#11
Lluis Pujadas-Mestres, Irene Lopez-Vilchez, Eduardo Arellano-Rodrigo, Joan Carles Reverter, Antonio Lopez-Farre, Maribel Diaz-Ricart, Juan Jose Badimon, Gines Escolar
INTRODUCTION: Mechanisms of action of direct oral anticoagulants (DOAC) suggest a potential therapeutic use in the prevention of thrombotic complications in arterial territories. However, effects of DOACs on platelet activation and aggregation have not been explored in detail. We have investigated the effects of apixaban on platelet and fibrin components of thrombus formation under static and flow conditions. METHODS: We assessed the effects of apixaban (10, 40 and 160 ng/mL) on: 1) platelet deposition and fibrin formation onto a thrombogenic surface, with blood circulating at arterial shear-rates; 2) viscoelastic properties of forming clots, and 3) thrombin generation in a cell-model of coagulation primed by platelets...
2017: PloS One
https://www.readbyqxmd.com/read/28191610/italian-intersociety-consensus-on-doac-use-in-internal-medicine
#12
Domenico Prisco, Walter Ageno, Cecilia Becattini, Armando D'Angelo, Giovanni Davì, Raimondo De Cristofaro, Francesco Dentali, Giovanni Di Minno, Anna Falanga, Gualberto Gussoni, Luca Masotti, Gualtiero Palareti, Pasquale Pignatelli, Roberto M Santi, Francesca Santilli, Mauro Silingardi, Antonella Tufano, Francesco Violi
The direct oral anticoagulants (DOACs) are drugs used in clinical practice since 2009 for the prevention of stroke or systemic embolism in non-valvular atrial fibrillation, and for the treatment and secondary prevention of venous thromboembolism. The four DOACs, including the three factor Xa inhibitors (rivaroxaban, apixaban and edoxaban) and one direct thrombin inhibitor (dabigatran) provide oral anticoagulation therapy alternatives to Vitamin K antagonists (VKAs). Despite their clear advantages, the DOACs require on the part of the internist a thorough knowledge of their pharmacokinetic and pharmacodynamic characteristics to ensure their correct use, laboratory monitoring and the appropriate management of adverse events...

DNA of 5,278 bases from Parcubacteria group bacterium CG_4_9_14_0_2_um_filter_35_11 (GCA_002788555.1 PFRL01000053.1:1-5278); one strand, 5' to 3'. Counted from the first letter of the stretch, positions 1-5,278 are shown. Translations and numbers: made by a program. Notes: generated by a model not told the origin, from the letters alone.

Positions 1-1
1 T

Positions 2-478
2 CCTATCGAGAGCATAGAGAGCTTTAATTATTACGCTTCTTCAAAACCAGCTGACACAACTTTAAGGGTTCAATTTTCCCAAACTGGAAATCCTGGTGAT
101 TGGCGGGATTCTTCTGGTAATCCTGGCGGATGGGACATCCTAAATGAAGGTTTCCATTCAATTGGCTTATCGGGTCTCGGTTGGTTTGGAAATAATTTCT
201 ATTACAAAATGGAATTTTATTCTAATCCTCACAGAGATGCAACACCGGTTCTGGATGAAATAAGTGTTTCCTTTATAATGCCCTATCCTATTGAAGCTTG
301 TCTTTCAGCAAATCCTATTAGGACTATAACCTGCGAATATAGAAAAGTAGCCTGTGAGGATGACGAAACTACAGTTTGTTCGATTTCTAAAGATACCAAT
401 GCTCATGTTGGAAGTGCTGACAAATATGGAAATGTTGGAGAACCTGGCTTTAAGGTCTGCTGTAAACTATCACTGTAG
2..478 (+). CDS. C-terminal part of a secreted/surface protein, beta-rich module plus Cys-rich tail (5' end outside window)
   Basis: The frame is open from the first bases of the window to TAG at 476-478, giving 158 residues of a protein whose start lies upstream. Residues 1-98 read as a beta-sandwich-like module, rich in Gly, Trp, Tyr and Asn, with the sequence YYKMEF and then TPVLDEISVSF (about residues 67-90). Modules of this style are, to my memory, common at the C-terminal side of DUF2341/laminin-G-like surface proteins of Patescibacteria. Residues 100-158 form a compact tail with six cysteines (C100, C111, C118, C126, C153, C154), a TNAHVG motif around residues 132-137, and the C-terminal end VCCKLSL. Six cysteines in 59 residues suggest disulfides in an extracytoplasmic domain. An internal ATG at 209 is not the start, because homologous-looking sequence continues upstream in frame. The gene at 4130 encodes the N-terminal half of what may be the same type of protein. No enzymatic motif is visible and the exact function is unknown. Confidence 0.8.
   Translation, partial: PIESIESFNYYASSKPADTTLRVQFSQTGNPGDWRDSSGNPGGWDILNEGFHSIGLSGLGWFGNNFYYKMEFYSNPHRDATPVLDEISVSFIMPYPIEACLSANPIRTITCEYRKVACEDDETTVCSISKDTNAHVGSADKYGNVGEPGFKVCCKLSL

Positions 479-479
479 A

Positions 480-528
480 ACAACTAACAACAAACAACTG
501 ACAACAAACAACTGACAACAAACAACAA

February 13, 2017: Internal and Emergency Medicine
https://www.readbyqxmd.com/read/28190864/successful-management-of-venous-thromboembolism-with-apixaban-in-a-multiple-myeloma-patient-on-lenalidomide-therapy
#13
Satoko Oka, Suguru Takeuchi, Hiroshi Shiragami, Keigo Hamahata, Masaharu Nohgawa
A 69-year-old man was diagnosed with multiple myeloma (IgG-κ) in January 2012. He received autologous hematopoietic stem cell transplantation in August 2012 and subsequently maintained a stringent complete remission. In March 2016, he relapsed and was treated with lenalidomide and low-dose dexamethasone (Ld). On day22, he developed an asymptomatic venous thromboembolism (VTE) despite receiving prophylactic aspirin treatment. Thus, heparin and warfarin were administered. However, his prothrombin time-international normalized ratio did not remain within the target range of 2-3...
2017: [Rinshō Ketsueki] the Japanese Journal of Clinical Hematology